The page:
Now the ToS is simplified, it is time to get a sense for this way of looking to the position. To describe it in those terms.
Black to move
r3kb1r/2qn1pp1/p4n2/4pNB1/1p3P2/6N1/bPPQ3P/2KR1B1R b kq - 0 1
In terms of the tree of scenarios: Diagnosis:
Target: The king and queen look juicy
point of pressure: c2; b3
line of attack: c-file
function: c2 defends king and b3 (overworked)
immobility: King has Lack of Space; c2 is pinned; K and Q are at a knightforks distance
Plan: add attacker to b3
Cashing in: it becomes apparent that you not only have to look for counter attacks when you want to cash in, but at any moment that you don't make a double function move. When you potentially give the initiative away. Due to the multiplex immobility you can permit a move that hasn't a double function. That isn't a two headed monster. (1. ... Nc5)
I'm trying to understand the essence of the tree of scenarios. What I find is that every scenario leans on either the initiative or immobility.
Take for instance the generic scenario "add an attacker". You cannot simply add an attacker to a target which is already attacked by two of your attackers, since your opponent simply moves the target away, and your attackers will be rendered looking silly.
Somehow, the crucial tactical elements must be "fixated" for a little while. You must either add an attacker with tempo or the target must be immobile for a while. The initiative or the immobility are the necessary precondition which must be met.
The scenario is the plan what you want to do, while the precondition determines if the plan is viable.
The initiative is maintained by a double function move. One function is based on CCT, the other function is what you actually want to do. Say, you want to clear a line of attack. Your own knight is standing in the way. When you can move the knight out of the way with a check, or a capture, or a threat, you clear the line of attack with tempo.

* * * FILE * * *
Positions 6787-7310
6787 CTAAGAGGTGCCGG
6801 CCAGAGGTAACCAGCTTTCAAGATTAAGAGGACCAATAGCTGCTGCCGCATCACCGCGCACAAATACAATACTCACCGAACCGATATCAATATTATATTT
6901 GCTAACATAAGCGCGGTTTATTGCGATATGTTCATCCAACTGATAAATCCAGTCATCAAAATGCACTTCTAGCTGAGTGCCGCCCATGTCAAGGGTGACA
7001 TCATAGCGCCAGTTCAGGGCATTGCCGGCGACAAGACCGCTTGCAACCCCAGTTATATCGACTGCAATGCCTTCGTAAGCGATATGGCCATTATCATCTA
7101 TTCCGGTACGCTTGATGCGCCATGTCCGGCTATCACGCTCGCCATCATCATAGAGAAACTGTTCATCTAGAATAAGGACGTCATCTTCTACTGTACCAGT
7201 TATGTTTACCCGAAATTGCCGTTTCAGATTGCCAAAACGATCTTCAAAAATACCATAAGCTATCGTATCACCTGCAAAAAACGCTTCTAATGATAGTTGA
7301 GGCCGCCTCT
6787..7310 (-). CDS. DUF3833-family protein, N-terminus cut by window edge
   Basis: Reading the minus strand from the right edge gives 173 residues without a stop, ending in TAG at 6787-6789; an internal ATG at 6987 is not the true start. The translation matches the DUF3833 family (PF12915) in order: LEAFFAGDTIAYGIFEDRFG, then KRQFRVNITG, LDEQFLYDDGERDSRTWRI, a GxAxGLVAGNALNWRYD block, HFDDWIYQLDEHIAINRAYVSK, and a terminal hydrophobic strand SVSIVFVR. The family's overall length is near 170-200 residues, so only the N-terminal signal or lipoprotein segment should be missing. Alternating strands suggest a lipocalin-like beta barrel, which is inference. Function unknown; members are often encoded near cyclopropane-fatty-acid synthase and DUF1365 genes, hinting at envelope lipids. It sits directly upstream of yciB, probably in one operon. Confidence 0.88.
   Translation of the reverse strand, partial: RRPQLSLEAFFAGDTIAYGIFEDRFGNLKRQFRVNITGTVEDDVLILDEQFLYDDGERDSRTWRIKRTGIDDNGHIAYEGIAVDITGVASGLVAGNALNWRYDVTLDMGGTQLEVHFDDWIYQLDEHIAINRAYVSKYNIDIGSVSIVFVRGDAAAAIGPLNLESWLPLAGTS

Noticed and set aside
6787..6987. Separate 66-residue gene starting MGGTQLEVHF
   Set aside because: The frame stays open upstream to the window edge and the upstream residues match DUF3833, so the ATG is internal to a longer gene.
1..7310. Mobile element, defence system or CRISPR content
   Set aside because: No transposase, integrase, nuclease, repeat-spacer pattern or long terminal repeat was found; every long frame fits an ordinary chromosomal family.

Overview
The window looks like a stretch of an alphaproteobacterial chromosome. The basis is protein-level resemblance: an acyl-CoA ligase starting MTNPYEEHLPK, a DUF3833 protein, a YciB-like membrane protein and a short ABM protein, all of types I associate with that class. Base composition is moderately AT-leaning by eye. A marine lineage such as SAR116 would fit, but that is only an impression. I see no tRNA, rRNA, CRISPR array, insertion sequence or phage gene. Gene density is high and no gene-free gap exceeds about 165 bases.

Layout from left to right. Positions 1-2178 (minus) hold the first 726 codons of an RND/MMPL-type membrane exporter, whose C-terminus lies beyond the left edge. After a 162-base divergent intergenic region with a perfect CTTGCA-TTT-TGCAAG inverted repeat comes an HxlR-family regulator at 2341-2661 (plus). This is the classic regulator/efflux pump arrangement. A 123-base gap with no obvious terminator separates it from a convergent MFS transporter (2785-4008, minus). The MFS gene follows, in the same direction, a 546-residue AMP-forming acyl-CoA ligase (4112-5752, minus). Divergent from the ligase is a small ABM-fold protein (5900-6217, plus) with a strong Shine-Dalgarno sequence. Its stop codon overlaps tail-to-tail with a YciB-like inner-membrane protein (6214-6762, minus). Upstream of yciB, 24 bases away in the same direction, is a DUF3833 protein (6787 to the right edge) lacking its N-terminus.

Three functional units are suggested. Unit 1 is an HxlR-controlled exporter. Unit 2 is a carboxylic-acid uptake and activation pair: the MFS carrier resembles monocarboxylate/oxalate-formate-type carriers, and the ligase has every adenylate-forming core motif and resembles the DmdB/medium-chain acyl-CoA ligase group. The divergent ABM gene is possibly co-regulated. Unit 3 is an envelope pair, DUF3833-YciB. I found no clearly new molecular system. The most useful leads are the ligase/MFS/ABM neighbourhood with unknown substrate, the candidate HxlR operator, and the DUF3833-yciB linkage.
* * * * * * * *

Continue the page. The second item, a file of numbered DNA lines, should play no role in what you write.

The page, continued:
Sometimes it is suggested that you have to investigate every possible CCT move. If you try, you will find that that is not doable. Usually there are way too much CCT-moves that perform no second function. That approach is a waste of time.
It is better to turn it around: find the scenario you want to execute, then you look whether you can do it with a CCT-move. With tempo, that is. Immobility
When a target is immobile, be it by lack of space or because it performs a function it can't abandon, you factually have a free move. An immobility is temporary, and it takes your opponent two or more moves to free himself. It is quite comparable with the initiative. The core problem
That is the core problem. We have to develop an eye for the initiative and for immobility.
So far, I haven't been able to internalize the knowledge which is confined within the tree of scenarios. Several methods were tried, but none of them stood up to the challenge.
I wondered why that is, and while pondering about it, I came up with an analogy. Quite some time ago I was a member of an economy study group who studied the book Progress and Poverty of Henry George. It took me about six years before I was able to wrap my head around the matter that was described in the book.
Once that was the case, it usually took me only seconds to dissect a complex economic problem and to describe it within the context of the book. I realized that despite all my efforts so far, I still am not able to wrap my head around chess tactics though.
I can investigate parts of it well enough if I take my time, but there is no coherence in my tactical chess knowledge. I feel that I'm not at all that far off, though.
So I'm rereading my posts from about April to now, and extract the essence of it. I'm going to reshuffle the knowledge until the core of it sinks in. Until I'm able to wrap my head around it. From there, the magic of the unconscience is supposed to kick in.